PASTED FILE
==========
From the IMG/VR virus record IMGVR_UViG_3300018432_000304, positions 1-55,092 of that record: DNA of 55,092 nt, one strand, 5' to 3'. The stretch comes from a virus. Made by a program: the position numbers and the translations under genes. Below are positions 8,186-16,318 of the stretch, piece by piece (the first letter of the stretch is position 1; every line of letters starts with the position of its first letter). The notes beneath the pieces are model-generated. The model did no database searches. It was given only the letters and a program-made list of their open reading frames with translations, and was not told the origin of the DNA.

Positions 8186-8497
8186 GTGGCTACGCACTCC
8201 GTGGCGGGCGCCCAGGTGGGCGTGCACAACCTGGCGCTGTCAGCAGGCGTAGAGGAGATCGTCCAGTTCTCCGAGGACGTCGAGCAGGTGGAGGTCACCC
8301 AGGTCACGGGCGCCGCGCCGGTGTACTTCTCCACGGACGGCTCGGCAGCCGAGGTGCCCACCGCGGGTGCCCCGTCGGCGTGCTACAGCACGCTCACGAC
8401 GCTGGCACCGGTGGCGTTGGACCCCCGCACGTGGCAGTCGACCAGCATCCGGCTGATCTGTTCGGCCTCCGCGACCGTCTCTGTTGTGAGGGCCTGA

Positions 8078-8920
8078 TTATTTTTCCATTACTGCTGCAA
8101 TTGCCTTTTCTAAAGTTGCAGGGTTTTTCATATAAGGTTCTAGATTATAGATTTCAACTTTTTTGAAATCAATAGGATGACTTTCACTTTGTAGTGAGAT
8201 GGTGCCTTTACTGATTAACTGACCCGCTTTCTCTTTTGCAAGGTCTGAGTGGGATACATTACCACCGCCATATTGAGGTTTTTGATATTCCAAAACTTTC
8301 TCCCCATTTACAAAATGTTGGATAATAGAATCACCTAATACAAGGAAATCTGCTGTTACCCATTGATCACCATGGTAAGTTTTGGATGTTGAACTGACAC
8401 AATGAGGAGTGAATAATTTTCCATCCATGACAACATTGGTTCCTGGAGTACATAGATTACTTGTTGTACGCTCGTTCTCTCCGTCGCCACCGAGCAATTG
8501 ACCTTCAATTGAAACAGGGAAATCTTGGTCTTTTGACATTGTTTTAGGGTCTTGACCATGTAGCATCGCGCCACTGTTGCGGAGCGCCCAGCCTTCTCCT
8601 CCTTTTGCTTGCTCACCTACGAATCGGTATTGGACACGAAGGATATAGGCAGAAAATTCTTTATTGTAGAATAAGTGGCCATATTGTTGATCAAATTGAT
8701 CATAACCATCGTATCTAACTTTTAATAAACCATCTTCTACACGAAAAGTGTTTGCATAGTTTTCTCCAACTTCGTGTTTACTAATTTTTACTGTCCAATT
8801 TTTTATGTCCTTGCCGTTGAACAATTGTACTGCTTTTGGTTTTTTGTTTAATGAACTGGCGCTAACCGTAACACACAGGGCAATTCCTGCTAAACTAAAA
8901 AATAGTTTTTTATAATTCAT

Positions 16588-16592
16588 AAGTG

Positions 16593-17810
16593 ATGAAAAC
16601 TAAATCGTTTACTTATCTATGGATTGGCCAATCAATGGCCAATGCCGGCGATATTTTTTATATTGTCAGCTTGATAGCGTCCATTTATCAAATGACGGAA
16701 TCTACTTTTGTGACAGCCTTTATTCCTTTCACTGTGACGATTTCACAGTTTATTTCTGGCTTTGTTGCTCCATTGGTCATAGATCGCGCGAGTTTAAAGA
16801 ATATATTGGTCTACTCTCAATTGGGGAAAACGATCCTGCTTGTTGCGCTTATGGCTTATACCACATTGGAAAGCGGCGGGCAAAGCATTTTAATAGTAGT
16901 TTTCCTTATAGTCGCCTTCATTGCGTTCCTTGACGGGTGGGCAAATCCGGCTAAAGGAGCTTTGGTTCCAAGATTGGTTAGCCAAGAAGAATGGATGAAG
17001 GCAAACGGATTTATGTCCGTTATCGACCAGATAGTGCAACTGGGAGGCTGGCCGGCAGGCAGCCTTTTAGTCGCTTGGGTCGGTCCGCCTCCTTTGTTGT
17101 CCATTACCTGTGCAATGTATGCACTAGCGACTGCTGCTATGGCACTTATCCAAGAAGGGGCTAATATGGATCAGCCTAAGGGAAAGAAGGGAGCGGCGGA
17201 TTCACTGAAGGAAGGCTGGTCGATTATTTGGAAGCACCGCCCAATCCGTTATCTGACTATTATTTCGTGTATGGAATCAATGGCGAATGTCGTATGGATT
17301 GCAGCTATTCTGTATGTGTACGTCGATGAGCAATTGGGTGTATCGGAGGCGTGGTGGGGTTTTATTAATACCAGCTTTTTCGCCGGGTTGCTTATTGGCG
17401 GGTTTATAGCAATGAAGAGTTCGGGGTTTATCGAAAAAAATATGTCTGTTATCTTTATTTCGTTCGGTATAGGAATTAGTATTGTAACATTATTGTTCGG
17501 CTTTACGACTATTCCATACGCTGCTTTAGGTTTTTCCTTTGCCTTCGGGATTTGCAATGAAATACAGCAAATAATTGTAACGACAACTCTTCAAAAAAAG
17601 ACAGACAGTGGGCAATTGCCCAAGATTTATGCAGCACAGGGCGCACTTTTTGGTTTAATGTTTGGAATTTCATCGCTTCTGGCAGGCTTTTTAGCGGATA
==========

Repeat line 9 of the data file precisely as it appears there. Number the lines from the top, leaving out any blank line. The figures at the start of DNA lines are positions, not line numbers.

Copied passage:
8101 TTGCCTTTTCTAAAGTTGCAGGGTTTTTCATATAAGGTTCTAGATTATAGATTTCAACTTTTTTGAAATCAATAGGATGACTTTCACTTTGTAGTGAGAT